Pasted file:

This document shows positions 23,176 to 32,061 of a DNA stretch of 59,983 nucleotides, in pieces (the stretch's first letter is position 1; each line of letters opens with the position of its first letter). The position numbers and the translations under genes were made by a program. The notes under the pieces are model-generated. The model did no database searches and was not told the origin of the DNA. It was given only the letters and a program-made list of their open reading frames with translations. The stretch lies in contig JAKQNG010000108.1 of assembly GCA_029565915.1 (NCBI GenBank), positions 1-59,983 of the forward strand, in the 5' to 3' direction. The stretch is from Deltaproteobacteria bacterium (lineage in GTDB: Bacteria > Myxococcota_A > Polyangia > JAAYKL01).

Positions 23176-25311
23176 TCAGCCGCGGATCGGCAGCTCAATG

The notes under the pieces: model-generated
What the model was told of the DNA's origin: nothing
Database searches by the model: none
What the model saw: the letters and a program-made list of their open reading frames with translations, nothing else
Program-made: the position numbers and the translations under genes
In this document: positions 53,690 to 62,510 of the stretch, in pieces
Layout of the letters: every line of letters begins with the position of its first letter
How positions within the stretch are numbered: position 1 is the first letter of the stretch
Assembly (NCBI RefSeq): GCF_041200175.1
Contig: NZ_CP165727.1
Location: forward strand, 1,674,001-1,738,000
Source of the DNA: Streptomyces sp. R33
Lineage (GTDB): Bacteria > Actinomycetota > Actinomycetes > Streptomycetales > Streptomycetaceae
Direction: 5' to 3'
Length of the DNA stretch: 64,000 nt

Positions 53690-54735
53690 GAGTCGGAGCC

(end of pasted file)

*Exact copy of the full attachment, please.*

This document shows positions 23,176 to 32,061 of a DNA stretch of 59,983 nucleotides, in pieces (the stretch's first letter is position 1; each line of letters opens with the position of its first letter). The position numbers and the translations under genes were made by a program. The notes under the pieces are model-generated. The model did no database searches and was not told the origin of the DNA. It was given only the letters and a program-made list of their open reading frames with translations. The stretch lies in contig JAKQNG010000108.1 of assembly GCA_029565915.1 (NCBI GenBank), positions 1-59,983 of the forward strand, in the 5' to 3' direction. The stretch is from Deltaproteobacteria bacterium (lineage in GTDB: Bacteria > Myxococcota_A > Polyangia > JAAYKL01).

Positions 23176-25311
23176 TCAGCCGCGGATCGGCAGCTCAATG

The notes under the pieces: model-generated
What the model was told of the DNA's origin: nothing
Database searches by the model: none
What the model saw: the letters and a program-made list of their open reading frames with translations, nothing else
Program-made: the position numbers and the translations under genes
In this document: positions 53,690 to 62,510 of the stretch, in pieces
Layout of the letters: every line of letters begins with the position of its first letter
How positions within the stretch are numbered: position 1 is the first letter of the stretch
Assembly (NCBI RefSeq): GCF_041200175.1
Contig: NZ_CP165727.1
Location: forward strand, 1,674,001-1,738,000
Source of the DNA: Streptomyces sp. R33
Lineage (GTDB): Bacteria > Actinomycetota > Actinomycetes > Streptomycetales > Streptomycetaceae
Direction: 5' to 3'
Length of the DNA stretch: 64,000 nt

Positions 53690-54735
53690 GAGTCGGAGCC